mong the hustle and bustle of Miami’s ever-growing metropolis sits a laid-back, waterfront community unlike any other. Nestled between Biscayne Bay and Highway U.S. 1, Coconut Grove is a village-within-a-city, and the oldest modern continuous- ly-inhabited neighborhood of Miami, offering visitors a unique alternative experience to the standard South Florida visit. With everything from gallery walks and outdoor dining, to sailing regattas and wacky festivals, there are endless activities. Shopping is centered at CocoWalk, a lovely outdoor Mediterranean-style mall with the usual fare of Americana: Gap, Victoria’s Secret, and so on.
Founded in 1955, The Miami Seaquarium is the oldest oceanarium in the United States, located on the island of Virginia Key in Biscayne Bay. In addition to marine mammals, the Miami Seaquarium houses fish, sharks, sea turtles, birds, reptiles, and manatees. The park offers daily presentations and hosts overnight camps, events for boy scouts, and group programs. Over 500,000 people visit the facility annually.
Villa Vizcaya is the former villa and estate of businessman James Deering, of the Deering McCormick-International Harvester fortune, on Biscayne Bay in the Coconut Grove neighborhood. The early 20th century Vizcaya estate also includes: extensive Italian Renaissance gardens; native woodland landscape; and a historic village out- buildings compound. The landscape and architecture were influenced by Veneto and Tuscan Italian Renaissance models and designed in the Mediterranean Revival architecture style, with Baroque elements.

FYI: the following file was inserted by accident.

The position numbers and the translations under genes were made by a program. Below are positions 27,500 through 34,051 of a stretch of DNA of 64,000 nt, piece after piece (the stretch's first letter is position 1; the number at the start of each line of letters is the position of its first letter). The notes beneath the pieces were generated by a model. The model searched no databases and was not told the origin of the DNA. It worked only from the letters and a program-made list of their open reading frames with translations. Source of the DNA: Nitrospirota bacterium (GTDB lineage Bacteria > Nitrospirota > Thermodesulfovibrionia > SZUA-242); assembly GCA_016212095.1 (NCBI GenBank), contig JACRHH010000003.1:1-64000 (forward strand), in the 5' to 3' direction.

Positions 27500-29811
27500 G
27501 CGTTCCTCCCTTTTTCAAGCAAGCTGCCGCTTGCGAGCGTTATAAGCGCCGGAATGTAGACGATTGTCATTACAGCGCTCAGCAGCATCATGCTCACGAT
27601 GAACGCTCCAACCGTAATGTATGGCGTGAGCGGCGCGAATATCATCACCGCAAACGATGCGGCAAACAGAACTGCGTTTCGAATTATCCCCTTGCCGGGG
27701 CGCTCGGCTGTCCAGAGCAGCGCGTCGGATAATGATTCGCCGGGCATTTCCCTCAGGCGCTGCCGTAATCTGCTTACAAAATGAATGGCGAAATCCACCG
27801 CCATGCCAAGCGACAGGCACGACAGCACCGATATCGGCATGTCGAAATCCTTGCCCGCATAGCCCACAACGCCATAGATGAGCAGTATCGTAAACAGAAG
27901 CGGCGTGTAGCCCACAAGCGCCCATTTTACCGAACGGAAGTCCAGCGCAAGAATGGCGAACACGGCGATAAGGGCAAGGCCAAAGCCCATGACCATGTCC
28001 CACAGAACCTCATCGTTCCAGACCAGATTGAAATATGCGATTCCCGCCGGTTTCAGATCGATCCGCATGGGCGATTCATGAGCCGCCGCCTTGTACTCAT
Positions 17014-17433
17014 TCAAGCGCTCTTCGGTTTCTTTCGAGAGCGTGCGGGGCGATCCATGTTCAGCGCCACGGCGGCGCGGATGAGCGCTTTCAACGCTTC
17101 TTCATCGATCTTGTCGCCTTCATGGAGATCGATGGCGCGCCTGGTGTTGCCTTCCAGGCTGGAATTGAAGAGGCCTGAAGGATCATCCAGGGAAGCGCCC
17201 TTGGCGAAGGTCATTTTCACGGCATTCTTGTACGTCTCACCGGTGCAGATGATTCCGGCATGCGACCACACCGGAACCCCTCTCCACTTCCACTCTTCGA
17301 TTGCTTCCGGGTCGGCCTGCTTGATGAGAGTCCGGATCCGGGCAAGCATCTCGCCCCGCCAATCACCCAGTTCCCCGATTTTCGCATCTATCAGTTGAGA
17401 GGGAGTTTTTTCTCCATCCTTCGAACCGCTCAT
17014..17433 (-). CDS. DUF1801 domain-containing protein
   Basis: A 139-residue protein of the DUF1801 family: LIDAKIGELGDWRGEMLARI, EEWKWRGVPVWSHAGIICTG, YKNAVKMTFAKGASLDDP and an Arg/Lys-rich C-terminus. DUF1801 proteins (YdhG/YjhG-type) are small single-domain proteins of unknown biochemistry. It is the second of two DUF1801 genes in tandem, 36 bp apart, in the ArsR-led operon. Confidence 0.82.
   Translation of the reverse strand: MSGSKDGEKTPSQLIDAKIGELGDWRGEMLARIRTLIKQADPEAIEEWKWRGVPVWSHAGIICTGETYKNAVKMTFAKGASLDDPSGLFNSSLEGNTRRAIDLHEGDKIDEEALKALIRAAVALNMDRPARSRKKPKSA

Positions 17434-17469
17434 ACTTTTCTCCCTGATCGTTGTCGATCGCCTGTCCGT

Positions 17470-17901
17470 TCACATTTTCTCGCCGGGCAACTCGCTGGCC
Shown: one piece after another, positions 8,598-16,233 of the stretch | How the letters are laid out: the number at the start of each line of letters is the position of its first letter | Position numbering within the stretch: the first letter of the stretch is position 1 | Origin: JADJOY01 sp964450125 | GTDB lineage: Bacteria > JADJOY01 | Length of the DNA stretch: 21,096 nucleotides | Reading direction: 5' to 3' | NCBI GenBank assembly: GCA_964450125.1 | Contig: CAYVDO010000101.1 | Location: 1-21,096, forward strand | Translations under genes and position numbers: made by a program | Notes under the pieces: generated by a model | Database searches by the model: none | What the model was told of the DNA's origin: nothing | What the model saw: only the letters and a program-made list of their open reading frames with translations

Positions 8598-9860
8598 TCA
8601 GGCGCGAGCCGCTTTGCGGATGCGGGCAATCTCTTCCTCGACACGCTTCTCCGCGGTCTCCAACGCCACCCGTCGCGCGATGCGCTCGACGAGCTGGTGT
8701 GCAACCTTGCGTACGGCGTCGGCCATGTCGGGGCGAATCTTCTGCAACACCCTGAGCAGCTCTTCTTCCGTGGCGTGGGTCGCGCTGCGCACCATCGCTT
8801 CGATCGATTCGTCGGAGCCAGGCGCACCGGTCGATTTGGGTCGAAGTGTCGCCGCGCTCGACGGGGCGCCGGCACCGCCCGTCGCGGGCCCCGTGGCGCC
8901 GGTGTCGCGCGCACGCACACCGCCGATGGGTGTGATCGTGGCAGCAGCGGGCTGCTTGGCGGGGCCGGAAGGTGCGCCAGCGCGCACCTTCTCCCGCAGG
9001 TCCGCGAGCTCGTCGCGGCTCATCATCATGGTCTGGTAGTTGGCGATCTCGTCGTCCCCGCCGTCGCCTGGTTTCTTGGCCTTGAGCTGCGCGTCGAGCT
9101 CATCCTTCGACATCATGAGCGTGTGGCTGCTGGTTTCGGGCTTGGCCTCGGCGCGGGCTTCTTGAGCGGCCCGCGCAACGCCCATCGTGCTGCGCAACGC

A trip to the Miami area isn’t complete without a stop in Key Biscayne, an exclusive island town considered to be one of the most exclusive communities in South Florida, just a short – and gorgeous – drive over the Rickenbacker Causeway from the big city. From sunny beaches to the Ritz-Carlton resort, Key Biscayne offers all the allure of South Florida on a tiny sliver of land. Key Biscayne has terrific beaches and the added appeal of being sandwiched between two major parks – Crandon Park to the north and Bill Baggs Cape Florida State Park to the south. Key Biscayne also offers a nearby coastal barrier reef and the only federally recognized underwater archaeologi- cal trail in the United States.
WHAT TO WEAR
South Florida has a tropical climate. Hot and humid in Summer (June through Sep- tember), when you will need abundance of sun screen lotion and your swimsuit! However keep in mind that some months can be pretty chilly. I once ventured to Miami in December during Miami Art Basel and the temperature was 10-16 Centigrade. Bring a sweater. Also remember that between June and September it is Hurricane season, always check local weather news.
WHAT TO SEE
South Beach is not to be missed but it is not Miami’s only interesting area. You should see Miami Beach, Downtown Miami, Little Havana and Coral Gable.
Wynwood, also known as Little San Juan for its strong Puerto Rican population, is a neighborhood of Miami famous for its art galleries, graffiti and design stores. On the second Saturday of each month takes place an ‘Art Walk’ that draws scores of mostly local young, hipsters and alternative types. The art district is home to several art spots (Museums and Galleries).
Sadly, Labor Day weekend has become famous –rather infamous- in recent years for the extreme parties held around the city. Perhaps a period when we do not recom- mend a visit.
The best shopping in Florida is probably in Orlando but if you are in Miami you can visit Bal Harbour Shops located at 9700 Collins Ave | Bal Harbour | (305) 866-0311